Part of every CJ sister’s formation in the novitiate are ‘experiments’, or mission placements. These help the sister in formation to experience different areas of ministry, discover more about her strengths and where God is calling her. Sr Marion Bettenworth has recently returned from an experiment in Albania working with the Mary Ward Loreto Foundation. This is her story!
‘My time in Albania was such a rich experience that I find it really hard to describe it in just a few paragraphs…
Albania is a country of many contrasts! It is stunningly beautiful with high mountains in the North and beautiful beaches in the South and the people I met were very
friendly, warm-hearted and hospitable. And yet it is also, especially in the rural areas, still a very patriarchal society with a high level of domestic violence and situations of real poverty and destitution. There is also a pervading sense of hopelessness and lack of confidence in the government – and many people (especially the young) just want to leave and build a new life elsewhere.
This is the context in which the Mary Ward Loreto Foundation (MWL) operates. MWL was founded by Sr Imelda Poole IBVM and initially focused on working with women and girls to end trafficking and exploitation by training, assisting and empowering them. This involves practical help, creating sustainable economic
opportunities for them and giving formation on many different levels. At present MWL runs a variety of projects and centres in different regions of the country. More recently MWL has started several education and formation projects for young people and are also working with the men in the villages. Throughout my stay, I was really impressed by the commitment and professionalism of the MWL staff, often young women themselves, to work for change in very challenging situations.
Right from the start it was an exercise in flexibility: I was meant to be based in Lezhe for the whole of my stay. However, on the day I arrived, the local MWL social worker had to have an emergency operation on her spine. Fortunately, she made a full recovery, but it meant that she was out of action for a while and my program had to be changed. And so, after 12 days in Lezhe, I travelled up to Tropoja, a district in the very north of Albania, high in the Albanian Alps and close to the border to Kosovo, where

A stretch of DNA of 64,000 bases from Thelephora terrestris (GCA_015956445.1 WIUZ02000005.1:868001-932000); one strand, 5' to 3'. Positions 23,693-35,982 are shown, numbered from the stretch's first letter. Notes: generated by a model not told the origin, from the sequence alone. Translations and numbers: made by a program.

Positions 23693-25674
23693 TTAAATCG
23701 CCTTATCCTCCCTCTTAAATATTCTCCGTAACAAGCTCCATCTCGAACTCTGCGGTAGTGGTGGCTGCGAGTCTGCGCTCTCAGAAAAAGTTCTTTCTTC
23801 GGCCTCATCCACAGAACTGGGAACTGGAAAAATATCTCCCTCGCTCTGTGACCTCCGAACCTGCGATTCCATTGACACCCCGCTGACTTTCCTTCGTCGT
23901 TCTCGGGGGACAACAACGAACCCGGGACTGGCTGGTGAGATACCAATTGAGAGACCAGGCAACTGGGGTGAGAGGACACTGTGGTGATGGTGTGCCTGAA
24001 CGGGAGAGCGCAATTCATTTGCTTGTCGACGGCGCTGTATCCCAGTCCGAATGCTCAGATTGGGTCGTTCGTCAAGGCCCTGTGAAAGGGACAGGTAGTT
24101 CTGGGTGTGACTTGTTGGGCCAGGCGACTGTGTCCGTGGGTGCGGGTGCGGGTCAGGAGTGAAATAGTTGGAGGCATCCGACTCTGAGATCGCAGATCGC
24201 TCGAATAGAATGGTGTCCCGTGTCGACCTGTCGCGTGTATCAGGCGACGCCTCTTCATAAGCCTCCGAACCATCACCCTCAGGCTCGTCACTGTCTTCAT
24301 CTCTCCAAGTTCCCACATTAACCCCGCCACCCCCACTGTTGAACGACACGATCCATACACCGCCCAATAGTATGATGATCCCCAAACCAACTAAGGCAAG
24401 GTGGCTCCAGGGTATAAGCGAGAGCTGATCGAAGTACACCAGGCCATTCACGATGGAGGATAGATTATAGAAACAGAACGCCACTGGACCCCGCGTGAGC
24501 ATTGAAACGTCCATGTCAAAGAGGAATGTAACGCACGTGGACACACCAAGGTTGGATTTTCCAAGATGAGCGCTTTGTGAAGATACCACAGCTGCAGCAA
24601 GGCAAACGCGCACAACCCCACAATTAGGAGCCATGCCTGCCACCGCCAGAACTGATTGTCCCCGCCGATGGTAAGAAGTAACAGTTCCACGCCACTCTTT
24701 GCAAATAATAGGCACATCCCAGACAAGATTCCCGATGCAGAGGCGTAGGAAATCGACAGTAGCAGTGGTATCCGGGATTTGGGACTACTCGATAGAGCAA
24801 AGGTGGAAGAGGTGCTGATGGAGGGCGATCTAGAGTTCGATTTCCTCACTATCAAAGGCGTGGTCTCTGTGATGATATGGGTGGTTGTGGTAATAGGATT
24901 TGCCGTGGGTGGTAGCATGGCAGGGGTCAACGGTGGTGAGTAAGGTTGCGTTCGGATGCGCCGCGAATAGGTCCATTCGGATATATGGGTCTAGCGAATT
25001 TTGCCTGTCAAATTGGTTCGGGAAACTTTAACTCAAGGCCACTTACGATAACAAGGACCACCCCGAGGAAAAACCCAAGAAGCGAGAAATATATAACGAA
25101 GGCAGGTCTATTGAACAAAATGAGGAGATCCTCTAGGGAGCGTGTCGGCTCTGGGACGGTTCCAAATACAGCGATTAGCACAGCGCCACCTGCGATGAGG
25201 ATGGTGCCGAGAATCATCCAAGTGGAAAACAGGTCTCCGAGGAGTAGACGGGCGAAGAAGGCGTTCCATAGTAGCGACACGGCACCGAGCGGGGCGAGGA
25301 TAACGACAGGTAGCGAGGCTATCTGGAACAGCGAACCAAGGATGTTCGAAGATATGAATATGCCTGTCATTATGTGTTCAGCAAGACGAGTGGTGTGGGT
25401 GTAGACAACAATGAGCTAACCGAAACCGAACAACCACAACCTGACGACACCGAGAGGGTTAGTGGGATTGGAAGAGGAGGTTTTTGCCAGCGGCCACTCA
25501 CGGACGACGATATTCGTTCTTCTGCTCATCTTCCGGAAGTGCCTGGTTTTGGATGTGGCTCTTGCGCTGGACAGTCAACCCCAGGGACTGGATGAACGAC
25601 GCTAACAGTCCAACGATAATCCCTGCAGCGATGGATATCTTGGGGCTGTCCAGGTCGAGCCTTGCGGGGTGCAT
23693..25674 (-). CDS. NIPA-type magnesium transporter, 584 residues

MWL has another centre. I stayed there for three weeks and then, after a couple of days in Tirana, I went to a village in the very south, near the Greek border, where people were busy harvesting mandarins. I was very fortunate to see a lot more of the country and the work of MWL than originally planned!
In many ways, my time in Albania was also a real mission experience. As they are so remote, the villages in the North had remained largely Catholic during Ottoman rule. However, during communism Albania was officially declared an atheist state and the church was more or less destroyed –38 Albanian martyrs were beatified in 2016. In Tropoja, for example, there was no priest in the entire district – on Saturday and Sunday afternoon a priest came over from Kosovo to say mass in two of the villages. The three Franciscan sisters I was staying with were the only Religious in the area, and really kept the local Church going by holding weekly catechism classes and Eucharistic services in the surrounding villages.
My stay in Albania has made me realise how many things I have always taken for granted: equal rights for women, access to (higher) education, a reliable public transport system, adequate heating in the houses… Life in Albania is very different! However, I was constantly amazed by the friendliness and hospitality of the people I met and visited. Even though I never made much progress with the Albanian language (which is, as several people told me, one of the most difficult languages in the world), I was able to communicate with people – sometimes in English, but more often with gestures and a smile.
And, yes, I strongly felt God’s presence in Albania – among the people praying in the freezing village churches, the children singing and dancing, the religious working with so much dedication in the service of their mission, and in that sense of connection and solidarity that I often felt in the encounter with ordinary people.’